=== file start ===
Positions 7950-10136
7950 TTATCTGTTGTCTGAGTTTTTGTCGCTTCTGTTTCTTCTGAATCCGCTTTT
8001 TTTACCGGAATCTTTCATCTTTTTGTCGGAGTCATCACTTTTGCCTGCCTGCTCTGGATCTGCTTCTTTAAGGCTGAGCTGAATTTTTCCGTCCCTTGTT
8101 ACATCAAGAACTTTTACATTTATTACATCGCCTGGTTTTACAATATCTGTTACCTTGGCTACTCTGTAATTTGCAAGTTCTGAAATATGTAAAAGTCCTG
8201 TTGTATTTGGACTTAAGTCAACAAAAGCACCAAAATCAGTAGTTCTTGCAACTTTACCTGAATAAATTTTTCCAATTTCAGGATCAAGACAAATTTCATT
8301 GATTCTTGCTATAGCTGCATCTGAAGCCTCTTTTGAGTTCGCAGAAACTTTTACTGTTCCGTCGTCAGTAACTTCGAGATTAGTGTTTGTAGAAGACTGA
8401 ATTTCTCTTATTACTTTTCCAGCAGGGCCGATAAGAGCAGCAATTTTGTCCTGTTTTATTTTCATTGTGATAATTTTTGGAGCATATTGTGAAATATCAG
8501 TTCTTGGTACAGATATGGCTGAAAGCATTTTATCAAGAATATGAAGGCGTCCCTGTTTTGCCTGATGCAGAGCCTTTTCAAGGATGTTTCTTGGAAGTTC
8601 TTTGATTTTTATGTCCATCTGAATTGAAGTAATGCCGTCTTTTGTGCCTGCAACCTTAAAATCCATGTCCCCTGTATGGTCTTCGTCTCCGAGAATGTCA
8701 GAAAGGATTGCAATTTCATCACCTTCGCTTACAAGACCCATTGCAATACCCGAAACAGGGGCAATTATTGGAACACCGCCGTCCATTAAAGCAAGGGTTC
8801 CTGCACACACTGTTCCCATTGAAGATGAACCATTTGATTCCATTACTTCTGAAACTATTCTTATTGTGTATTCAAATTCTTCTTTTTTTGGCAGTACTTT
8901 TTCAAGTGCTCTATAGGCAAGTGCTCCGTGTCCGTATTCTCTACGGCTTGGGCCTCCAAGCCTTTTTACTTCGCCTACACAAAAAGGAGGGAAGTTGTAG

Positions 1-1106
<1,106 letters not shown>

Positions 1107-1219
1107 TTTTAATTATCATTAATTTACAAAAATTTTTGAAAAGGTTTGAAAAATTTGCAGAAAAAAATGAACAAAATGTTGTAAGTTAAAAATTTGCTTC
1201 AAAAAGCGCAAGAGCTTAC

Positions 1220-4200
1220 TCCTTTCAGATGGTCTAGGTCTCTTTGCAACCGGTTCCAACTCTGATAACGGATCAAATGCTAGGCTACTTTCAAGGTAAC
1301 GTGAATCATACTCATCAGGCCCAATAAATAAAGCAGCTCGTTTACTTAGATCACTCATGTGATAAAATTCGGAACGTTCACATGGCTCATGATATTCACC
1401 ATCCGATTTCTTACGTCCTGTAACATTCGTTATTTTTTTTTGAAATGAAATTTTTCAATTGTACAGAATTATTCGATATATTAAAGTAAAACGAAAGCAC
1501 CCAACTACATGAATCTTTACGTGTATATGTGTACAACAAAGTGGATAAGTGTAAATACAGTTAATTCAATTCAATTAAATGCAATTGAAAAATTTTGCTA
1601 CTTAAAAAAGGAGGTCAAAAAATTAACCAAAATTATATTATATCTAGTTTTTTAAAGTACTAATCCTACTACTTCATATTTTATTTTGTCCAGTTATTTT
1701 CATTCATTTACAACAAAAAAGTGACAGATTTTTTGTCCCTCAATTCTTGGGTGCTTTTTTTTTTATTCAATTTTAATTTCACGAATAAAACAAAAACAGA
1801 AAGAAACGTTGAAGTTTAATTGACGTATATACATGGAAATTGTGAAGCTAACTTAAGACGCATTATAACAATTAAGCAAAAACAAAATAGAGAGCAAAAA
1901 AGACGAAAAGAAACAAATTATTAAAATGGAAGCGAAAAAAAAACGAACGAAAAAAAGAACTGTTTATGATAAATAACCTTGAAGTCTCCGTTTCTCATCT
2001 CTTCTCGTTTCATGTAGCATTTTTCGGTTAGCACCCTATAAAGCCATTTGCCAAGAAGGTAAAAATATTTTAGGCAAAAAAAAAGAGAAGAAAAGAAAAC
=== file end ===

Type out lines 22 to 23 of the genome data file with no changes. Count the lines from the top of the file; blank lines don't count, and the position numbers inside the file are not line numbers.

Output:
1501 CCAACTACATGAATCTTTACGTGTATATGTGTACAACAAAGTGGATAAGTGTAAATACAGTTAATTCAATTCAATTAAATGCAATTGAAAAATTTTGCTA
1601 CTTAAAAAAGGAGGTCAAAAAATTAACCAAAATTATATTATATCTAGTTTTTTAAAGTACTAATCCTACTACTTCATATTTTATTTTGTCCAGTTATTTT